6-12-21-4.jpg.8705ef94915b1e6d7721a43b948e3f4a.jpg
Acorn nuts torqued to 45 lb-ft. Deep sockets help

hold the brackets in place while I torqued them.

 

6-12-21-8.jpg.5410cd2f3e90e16b1d133cc8104f8941.jpg  6-12-21-5.jpg.e5a9cdb72fbd15d3f4a6edfe92f7f3b4.jpg
All 58 acorn nuts torqued to spec and spark plugs installed.

 

And since I was feeling industrious, I installed the water manifold on the driver's side (the one I modified with the extra port) and the two water necks on the heads. Unfortunately, the driver's side wouldn't go on with the exhaust manifolds in place, so I had to remove some of the exhaust to get it in there. Important installation tip: put the water necks on before installing the heads. 

 

6-12-21-6.jpg.55eb55ed14b09d9c24c16162e1901cd8.jpg
A bit of a clearance issue with the water neck

and the exhaust manifold collector.

 

Tomorrow I guess I'll install the spark plug wires (I'm skipping the conduit for testing purposes) and put some oil in the crankcase. I still need a spacer under the carb, so I ordered some 1/2-inch phenolic material and will make one. Then the carb can be installed, along with the fuel lines and linkage. And I guess I should figure out how to clean all the lubricant off the heads--my beautiful shiny heads are a mess.

 

Jim says the water pump should be ready next week. The machine shop is behind on the end plate, and that's what's holding him up. Fingers crossed. 

 

 

Edited by Matt Harwood (see edit history)
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If you make one do not breathe any of the dust from this. Even a small amount will cause major issues. It’s nasty crap. I have three left if you’re interested.

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quick story about acorn nuts for tightening heads.

 

Before I was born dad had an Alfa Romeo Spider like the car from The Graduate. Apparently it broke a lot, in particular it liked to blow head gaskets. Dad tried all sorts of things but it kept blowing head gaskets and he eventually parted with the car. Shortly after he parted with the car he was talking to someone about the problems and they said that's an easy fix put an extra washer under the acorn nut. Dad's response: "Extra washer? there is no washer under the acorn nut".

 

So moral of the story: be careful you are not getting false torque readings cause your acorn nuts are hitting the stud instead of actually torquing the head down to the block. 

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Not many things left to do so I'm just wrapping up the little stuff. First thing was to clean and polish the cylinder heads so they look their best and the oils don't hurt the finish. Once the heads were clean, I cut and assembled my plug wires. I'm using correct cloth-covered wires with what I believe to be correct ends, although I've seen so many different versions on various cars it's hard to be sure. These are forked terminals that fit under the screw terminal on the spark plugs. I've ordered some knurled nuts for the plugs so they'll look right (although the bodies of pre-1938 spark plugs should be black so these aren't 100% correct). The wires needed to be cut to length and the terminals installed, so I did that.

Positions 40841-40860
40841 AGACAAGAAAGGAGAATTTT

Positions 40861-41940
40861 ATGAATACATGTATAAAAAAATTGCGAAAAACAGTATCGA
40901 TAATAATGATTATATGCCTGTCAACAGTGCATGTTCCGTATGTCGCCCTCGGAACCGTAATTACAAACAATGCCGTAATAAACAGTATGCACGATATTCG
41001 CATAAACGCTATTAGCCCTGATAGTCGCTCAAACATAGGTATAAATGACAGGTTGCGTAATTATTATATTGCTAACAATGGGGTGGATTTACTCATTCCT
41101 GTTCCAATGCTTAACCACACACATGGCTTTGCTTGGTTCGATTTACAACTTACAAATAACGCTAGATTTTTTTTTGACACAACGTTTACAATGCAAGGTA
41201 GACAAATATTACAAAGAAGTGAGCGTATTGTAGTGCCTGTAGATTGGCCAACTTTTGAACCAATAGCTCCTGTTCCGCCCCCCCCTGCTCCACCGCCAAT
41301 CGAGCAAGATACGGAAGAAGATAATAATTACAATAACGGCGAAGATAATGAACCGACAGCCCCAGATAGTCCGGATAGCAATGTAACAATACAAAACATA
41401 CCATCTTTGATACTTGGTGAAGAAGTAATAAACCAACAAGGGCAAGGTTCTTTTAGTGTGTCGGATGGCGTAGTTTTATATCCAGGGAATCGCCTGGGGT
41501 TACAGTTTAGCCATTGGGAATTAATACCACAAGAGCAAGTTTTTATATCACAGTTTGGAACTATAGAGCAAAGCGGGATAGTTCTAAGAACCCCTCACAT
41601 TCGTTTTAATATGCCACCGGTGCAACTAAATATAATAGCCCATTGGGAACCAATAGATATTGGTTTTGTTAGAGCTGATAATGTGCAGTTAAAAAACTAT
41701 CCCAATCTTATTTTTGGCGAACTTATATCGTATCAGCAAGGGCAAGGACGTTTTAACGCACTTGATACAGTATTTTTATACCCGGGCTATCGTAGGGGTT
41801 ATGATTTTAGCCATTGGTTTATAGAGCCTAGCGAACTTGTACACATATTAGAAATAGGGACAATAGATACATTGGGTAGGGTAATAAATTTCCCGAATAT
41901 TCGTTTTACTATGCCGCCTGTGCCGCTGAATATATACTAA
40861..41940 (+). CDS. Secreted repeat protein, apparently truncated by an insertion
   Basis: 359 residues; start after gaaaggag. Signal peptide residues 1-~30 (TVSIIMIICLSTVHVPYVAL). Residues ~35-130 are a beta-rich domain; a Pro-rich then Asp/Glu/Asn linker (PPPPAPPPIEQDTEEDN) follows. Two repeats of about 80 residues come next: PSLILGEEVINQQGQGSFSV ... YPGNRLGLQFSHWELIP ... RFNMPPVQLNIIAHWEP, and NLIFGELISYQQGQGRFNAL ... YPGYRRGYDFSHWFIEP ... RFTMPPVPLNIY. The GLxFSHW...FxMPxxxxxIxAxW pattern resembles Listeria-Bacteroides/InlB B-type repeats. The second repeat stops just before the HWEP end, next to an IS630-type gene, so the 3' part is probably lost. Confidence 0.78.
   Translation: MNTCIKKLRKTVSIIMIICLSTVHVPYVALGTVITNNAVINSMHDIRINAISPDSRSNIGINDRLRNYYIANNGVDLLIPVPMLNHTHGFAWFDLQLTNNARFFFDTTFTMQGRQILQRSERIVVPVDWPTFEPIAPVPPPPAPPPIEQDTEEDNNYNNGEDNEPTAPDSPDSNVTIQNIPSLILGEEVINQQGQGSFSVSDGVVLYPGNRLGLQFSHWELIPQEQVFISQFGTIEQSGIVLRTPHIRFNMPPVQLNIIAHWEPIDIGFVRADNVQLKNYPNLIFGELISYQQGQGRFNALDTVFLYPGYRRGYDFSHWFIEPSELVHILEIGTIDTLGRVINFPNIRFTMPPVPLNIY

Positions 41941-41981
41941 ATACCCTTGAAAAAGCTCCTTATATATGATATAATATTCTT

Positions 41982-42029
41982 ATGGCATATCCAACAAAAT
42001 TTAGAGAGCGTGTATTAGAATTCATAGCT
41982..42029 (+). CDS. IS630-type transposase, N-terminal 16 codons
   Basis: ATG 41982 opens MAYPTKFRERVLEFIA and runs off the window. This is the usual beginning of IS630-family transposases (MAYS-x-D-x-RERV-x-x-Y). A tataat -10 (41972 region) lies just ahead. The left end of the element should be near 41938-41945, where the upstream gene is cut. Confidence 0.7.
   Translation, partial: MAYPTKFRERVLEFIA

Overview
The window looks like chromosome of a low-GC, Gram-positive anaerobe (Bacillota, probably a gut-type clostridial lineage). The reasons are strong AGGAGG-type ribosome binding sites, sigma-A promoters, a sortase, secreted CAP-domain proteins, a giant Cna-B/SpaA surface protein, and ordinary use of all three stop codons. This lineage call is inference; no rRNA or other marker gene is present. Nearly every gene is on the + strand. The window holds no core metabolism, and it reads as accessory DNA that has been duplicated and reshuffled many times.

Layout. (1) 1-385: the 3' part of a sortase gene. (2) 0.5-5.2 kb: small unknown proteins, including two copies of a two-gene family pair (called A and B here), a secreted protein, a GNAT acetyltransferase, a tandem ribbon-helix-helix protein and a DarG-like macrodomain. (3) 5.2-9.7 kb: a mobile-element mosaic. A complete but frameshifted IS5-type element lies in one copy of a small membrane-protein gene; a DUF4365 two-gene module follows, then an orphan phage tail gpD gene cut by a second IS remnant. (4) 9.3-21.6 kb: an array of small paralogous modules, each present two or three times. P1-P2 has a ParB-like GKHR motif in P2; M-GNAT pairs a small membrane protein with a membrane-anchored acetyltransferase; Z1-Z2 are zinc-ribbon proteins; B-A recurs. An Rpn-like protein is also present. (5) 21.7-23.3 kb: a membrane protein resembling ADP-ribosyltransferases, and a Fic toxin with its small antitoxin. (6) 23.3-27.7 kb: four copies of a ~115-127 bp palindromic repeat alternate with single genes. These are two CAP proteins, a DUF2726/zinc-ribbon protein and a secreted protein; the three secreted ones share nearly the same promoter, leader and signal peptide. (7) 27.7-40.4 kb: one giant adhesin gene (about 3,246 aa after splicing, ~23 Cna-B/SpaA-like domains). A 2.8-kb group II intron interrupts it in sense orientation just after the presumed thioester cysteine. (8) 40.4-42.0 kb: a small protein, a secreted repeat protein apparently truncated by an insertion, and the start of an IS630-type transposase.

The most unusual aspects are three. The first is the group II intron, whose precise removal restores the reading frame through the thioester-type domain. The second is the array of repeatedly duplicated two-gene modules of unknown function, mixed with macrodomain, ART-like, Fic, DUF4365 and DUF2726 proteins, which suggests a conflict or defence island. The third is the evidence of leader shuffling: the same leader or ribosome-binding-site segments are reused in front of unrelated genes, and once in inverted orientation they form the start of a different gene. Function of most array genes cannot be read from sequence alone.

6-13-21-3.jpg.5258da5045cc3bdd61f5c41d34336f1e.jpg
To install the terminals on the plug wires, simply

strip about 1/2-inch of insulation...

 

6-13-21-2.jpg.670046bf44790e09c105efaafcd34191.jpg

Fold the wire back against the insulation

 

6-13-21-4.jpg.543deee80bdc47b35426cf4bf37862e0.jpg  6-13-21-1.jpg.e1872b4f68513118503b77cf433b4807.jpg

And crimp on the connector. Note that many wire strippers

have a convenient ignition terminal crimping tool built right in.
 Make sure the barbs dig into the insulation to secure the terminal.

 

6-13-21-8.jpg.b35958767795a5a964b5a7917e232782.jpg
I installed the wires without the conduit just

to facilitate troubleshooting (if necessary).

 

Looking for a few other things to do, I plugged the vacuum port that feeds the power brakes and made a new vacuum line between the fuel pump and the intake manifold (the previous one was just a rubber hose). It won't need any vacuum ports for testing, but that line is out of the way and it's easier to install now rather than once it's back in the car. 

 

6-13-21-6.jpg.de8df3e4fab4dffbbd1c59d81aae23f1.jpg
Power brake port plugged.

 

6-13-21-9.jpg.3dcc20e524f4b13f189fdc89d2fca652.jpg  6-13-21-5.jpg.3367347aae676a7b8e61c5f3bcd506e4.jpg

New vacuum line from manifold to pump. I really like the Cunifer tubing, it's

easy to work with and when you polish it up with steel wool, it has a nice

vintage look that's appropriate. I could always have the lines chromed, too.

 

I found my original phenolic spacer in my parts cache, but it's kind of tired. I've got a chunk of material on the way and will try to make my own, but if that fails, I'll buy one from AB-Buff (Lynn) and be done with it. I still have a broken return spring on my carburetor, and while there are multiple springs on the throttle linkage, I'd like to replace it. However, the throttle shaft on which it is installed doesn't come apart easily. It appears to be riveted and/or soldered in place, so it isn't easy to disassemble. Any thoughts on how to take it apart so I can replace the spring?

 

6-13-21-7.jpg.9ab6c42a0547a96a85ce716569e63407.jpg
Any idea how to remove this linkage with that

gold rivet holding it in place?

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I agree. That's a common way to make a throttle shaft, just rivet the shaft over. When that loosens it causes all sorts of havoc because the linkage can no longer completely control the shaft and butterfly. A common and permanent fix for a loose one is to silver braze it, and the same if you have to take the arm completely off. It would not be an invisible repair though.